For years, the Child and Family Enrichment Council conducted forensic interviews with potentially abused or neglected children in a converted garage.
"Interviewing occurred in a small, lackluster room that was cold in the winter and hot in the summer due to the fact that the room is located in a converted garage without any insulation," CAFE director Brooke Garcia-Nettz said. "Children and their families deserve better."
This was just one of the challenges addressed through a new partnership with Central Michigan University's Center for Children, Families and Communities.
CAFE, a child advocacy center that investigates child abuse and provides services to reduce trauma for child victims in Isabella County, recently moved its operations into the center's facility. This provides the organization with a professional setting as well as several other benefits to help them serve children and families in a more comprehensive, professional and efficient way.
Garcia-Nettz believes the impact of this partnership could be tremendous.
"We have the opportunity to mobilize and collectively build capacity to prevent child physical and sexual abuse, as well as neglect, within our community," Garcia-Nettz said. "We also have the ability to create better outcomes for children and families by educating students on best practices in child abuse prevention and intervention techniques before entering their career."
CAFE investigates approximately 125 child abuse cases a year through a multidisciplinary team approach. Along with the forensic interviewer, law enforcement and the prosecuting attorney also are involved, along with a mental health professional in some cases. The center's facility allows for children to only have to be interviewed once by the forensic interviewer, with others watching in an observation room via closed-circuit television.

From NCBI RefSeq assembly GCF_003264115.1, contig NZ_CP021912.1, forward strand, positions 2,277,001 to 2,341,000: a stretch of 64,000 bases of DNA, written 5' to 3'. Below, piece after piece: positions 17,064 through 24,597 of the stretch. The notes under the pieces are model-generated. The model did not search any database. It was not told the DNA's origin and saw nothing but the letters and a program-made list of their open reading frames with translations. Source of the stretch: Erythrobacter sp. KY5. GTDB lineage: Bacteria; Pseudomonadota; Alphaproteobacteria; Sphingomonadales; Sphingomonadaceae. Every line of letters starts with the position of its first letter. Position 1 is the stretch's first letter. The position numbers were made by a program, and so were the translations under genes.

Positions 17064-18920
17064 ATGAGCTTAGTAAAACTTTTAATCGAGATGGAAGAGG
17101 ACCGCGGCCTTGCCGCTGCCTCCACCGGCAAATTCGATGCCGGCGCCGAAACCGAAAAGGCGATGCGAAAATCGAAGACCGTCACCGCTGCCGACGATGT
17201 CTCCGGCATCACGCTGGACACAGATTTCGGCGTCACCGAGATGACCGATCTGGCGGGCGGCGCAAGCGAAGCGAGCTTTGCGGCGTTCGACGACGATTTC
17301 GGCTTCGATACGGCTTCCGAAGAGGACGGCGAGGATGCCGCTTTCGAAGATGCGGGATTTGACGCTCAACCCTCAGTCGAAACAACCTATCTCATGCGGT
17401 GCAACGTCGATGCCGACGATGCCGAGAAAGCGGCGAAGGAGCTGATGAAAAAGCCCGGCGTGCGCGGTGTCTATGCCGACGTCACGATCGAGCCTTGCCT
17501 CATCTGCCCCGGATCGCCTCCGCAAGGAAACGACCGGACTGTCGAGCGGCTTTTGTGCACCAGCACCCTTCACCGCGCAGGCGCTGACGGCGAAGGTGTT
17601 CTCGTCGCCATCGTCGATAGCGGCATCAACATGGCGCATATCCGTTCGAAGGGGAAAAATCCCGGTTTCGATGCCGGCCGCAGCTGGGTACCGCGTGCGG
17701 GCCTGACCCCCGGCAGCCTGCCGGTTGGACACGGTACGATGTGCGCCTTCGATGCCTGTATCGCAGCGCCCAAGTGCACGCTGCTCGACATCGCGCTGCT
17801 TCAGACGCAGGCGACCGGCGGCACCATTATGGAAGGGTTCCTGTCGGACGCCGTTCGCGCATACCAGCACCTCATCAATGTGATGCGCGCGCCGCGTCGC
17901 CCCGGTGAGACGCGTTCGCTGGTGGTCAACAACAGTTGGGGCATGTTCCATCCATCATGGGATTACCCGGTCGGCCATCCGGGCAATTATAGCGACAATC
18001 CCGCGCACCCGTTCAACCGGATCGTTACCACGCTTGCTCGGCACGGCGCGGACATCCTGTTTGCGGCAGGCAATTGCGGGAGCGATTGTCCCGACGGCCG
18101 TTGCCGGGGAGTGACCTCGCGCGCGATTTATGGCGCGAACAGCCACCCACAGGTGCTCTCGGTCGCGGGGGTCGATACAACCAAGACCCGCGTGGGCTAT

"The setup we have is exactly what CAFE needs, and our center can provide further help to the children they serve," CCFC director Larissa Niec said.
The center works to improve the well-being of children and families through research and mental health interventions. Utilizing state-of-the-art technology, the faculty and students provide real-time coaching for parents to help them learn and practice healthy discipline techniques and enhance their parent-child relationships.
Children who need further assessment or treatment, determined through the forensic interviews, also can get that assistance at the center with access to therapists and counseling services.
The new partnership also will provide new and unique opportunities for CMU students.
"This is great for our students as our graduate students will gain training in forensic interviewing and providing services to children who have experienced trauma, and it also will provide research and learning opportunities for undergraduate students," Niec said.